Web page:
The love of grandparents is something difficult to explain, which can only be understood by living it.
Grandparents, from childhood, play an essential role in the growth of children, taking care of them and spending a lot of time with them, especially if the parents, for work, are forced out of the house for a good part of the day.
Then, even with the passing of the years, they retain a key role for their grandchildren: who does not remember, for example, the famous lunches at grandmother’s house? Those in which it was forbidden to leave even a single small piece of food.
The best thing we experienced and learned from our grandparents in those years was to understand the value of slow life.
Without technology to fill our days, and often not even toys at their home, we were led to free our imagination, to invent stories and games with what we found around us.
They could be grandfather's typewriter, grandmother's cookie cutters, or toys from when dad and mom were little like us.
Nor can we forget even those moments spent closely with them, moments made of ancient nursery rhymes, card games, stories of a past life, of family and photographs, and of visits to relatives and friends.
We learned “the importance of boredom” because it was thanks to it that our imagination flew free.
We learned the importance of patience and respect because our grandparents were the ones who had really lived through hard times and this is why we always looked at them with admiration, but also with great deference.
Traditions and food
All our stories are made of traditions, handed down from generation to generation.
In Italy, we usually grow up watching our grandmothers cooking and, even in this case, we inherit from them the most important rule to make very delicious food: be patient.
We watched them make, day after day, family recipes, healthy ones with ingredients from the garden, eggs from the neighbour's or cousin's hens and cheese from the farmer who lived two houses down.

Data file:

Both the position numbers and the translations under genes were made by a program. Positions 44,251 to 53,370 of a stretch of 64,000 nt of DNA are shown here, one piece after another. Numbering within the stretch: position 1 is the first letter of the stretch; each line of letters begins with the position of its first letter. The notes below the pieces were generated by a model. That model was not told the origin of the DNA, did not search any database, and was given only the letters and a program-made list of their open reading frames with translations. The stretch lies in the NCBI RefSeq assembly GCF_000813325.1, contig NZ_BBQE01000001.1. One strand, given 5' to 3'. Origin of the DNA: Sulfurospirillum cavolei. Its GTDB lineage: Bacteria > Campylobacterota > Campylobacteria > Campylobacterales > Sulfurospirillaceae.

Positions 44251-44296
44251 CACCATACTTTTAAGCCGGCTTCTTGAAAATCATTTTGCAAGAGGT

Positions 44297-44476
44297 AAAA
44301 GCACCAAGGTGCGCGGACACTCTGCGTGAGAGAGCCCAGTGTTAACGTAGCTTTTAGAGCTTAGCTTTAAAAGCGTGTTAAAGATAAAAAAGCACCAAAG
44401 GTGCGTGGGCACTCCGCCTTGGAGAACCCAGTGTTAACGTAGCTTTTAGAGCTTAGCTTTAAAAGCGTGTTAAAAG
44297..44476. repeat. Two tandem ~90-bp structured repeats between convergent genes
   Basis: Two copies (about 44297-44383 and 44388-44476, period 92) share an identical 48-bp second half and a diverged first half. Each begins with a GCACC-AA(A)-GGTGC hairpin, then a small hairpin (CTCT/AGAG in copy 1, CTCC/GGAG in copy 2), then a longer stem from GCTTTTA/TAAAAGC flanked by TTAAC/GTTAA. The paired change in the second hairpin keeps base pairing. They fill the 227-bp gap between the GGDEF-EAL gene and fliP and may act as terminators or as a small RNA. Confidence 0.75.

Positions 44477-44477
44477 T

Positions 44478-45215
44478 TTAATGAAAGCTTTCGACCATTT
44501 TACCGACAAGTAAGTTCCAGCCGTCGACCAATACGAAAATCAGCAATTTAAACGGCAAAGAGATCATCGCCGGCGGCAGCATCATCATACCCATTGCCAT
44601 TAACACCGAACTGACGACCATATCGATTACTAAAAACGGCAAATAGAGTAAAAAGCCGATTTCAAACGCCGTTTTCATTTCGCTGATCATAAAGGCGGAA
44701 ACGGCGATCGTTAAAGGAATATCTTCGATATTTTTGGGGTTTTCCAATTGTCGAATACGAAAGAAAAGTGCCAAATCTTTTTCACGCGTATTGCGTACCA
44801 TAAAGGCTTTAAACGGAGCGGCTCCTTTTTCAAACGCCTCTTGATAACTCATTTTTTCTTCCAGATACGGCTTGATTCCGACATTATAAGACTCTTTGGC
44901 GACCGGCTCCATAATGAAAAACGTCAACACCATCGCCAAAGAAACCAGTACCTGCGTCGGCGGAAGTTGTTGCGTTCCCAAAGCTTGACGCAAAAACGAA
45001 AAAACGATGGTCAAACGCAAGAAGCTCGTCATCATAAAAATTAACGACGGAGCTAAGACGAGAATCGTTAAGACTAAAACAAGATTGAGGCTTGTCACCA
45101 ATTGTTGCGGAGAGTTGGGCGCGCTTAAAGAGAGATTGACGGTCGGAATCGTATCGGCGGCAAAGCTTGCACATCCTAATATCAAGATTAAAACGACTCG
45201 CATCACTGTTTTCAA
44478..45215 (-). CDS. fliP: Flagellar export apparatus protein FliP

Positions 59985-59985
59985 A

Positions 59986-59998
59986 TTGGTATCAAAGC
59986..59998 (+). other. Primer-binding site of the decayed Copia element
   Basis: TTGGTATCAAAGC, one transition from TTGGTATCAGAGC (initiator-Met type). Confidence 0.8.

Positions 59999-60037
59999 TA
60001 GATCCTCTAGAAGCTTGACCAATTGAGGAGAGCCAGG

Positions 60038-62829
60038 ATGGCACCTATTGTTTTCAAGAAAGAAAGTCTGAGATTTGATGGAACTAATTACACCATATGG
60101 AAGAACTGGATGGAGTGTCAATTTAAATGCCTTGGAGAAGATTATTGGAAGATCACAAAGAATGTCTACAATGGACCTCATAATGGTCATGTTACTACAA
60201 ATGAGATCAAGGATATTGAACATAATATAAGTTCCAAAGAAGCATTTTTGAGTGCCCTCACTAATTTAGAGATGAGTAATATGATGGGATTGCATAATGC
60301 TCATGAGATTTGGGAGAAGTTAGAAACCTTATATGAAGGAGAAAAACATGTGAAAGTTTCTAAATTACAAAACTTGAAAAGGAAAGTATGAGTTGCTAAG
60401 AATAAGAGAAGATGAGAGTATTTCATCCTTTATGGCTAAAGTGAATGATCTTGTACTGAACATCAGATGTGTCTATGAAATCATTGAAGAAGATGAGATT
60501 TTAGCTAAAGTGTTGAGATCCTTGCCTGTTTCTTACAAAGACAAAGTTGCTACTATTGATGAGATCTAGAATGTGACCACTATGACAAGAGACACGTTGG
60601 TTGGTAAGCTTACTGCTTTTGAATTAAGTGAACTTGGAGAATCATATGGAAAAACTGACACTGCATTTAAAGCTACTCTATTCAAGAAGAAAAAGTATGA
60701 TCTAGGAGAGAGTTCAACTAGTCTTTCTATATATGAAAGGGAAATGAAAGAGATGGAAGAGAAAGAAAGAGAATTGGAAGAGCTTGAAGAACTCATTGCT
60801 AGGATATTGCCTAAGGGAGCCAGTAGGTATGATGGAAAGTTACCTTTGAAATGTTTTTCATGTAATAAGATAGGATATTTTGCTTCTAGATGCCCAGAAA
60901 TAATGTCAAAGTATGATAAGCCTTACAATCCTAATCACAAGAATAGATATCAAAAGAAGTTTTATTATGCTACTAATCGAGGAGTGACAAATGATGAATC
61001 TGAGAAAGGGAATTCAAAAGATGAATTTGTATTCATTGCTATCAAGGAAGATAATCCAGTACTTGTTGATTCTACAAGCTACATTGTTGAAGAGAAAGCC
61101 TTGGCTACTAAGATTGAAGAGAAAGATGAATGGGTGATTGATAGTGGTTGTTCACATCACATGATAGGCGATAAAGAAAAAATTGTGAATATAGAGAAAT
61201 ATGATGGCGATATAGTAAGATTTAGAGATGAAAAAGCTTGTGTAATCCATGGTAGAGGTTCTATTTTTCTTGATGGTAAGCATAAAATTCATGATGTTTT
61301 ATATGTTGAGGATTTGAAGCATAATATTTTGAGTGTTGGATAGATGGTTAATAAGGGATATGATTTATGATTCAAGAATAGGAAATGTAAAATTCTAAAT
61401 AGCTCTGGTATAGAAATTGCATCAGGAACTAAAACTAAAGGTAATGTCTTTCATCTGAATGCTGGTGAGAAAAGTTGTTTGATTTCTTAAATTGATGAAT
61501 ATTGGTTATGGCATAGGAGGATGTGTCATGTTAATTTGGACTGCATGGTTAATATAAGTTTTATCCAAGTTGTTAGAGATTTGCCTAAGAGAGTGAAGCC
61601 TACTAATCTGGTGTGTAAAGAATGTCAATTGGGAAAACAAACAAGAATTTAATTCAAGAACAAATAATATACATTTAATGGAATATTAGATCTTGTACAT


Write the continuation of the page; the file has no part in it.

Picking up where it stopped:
Each dish was conceived with dedication and patience, made with love thinking about the loved ones who would eat it.
We got our hands dirty on that table full of flour and laughter, making homemade pasta and cakes for the guests.
In the following years, we all tried to replicate those recipes that did not have weight and measure, because the grandmother did everything by eye, by feeling and, especially, by heart.
Of some of these, only the flavours remain in the mind, with the hope that one day we will be able to remember that fragment that we are missing or, otherwise, to invent others that our grandchildren will pass on.
When the bond with grandparents is strong, memories are the most beautiful thing we carry with us in adulthood. Above all, smells are the ones that most easily take us back in time. Grandpa's shaving cream or cologne, grandma's face powder or rose water.
The scent of breakfast ready on the table on summer mornings in the countryside, the unforgettable mothballs to preserve clothes, the Marseille soap on the sheets hung out to dry in the sun.
There remain indelible memories that are handed down in stories from parent to child.
I think that each of us has asked at least once if our grandparents would be proud of what we have become, of their family traditions that we carry on and that we teach our children, to ensure that their memory always remains vivid and their stories and faces forever remembered.
We don't have an answer for this, but we are sure that their example has helped us understand who we want to be and that, even at the very thought of it, we try to straighten up when we feel we may fail them.
That of grandparents is a precious gift. Kind custodians of a pure and genuine love, which smells of talcum powder and ancient wisdom.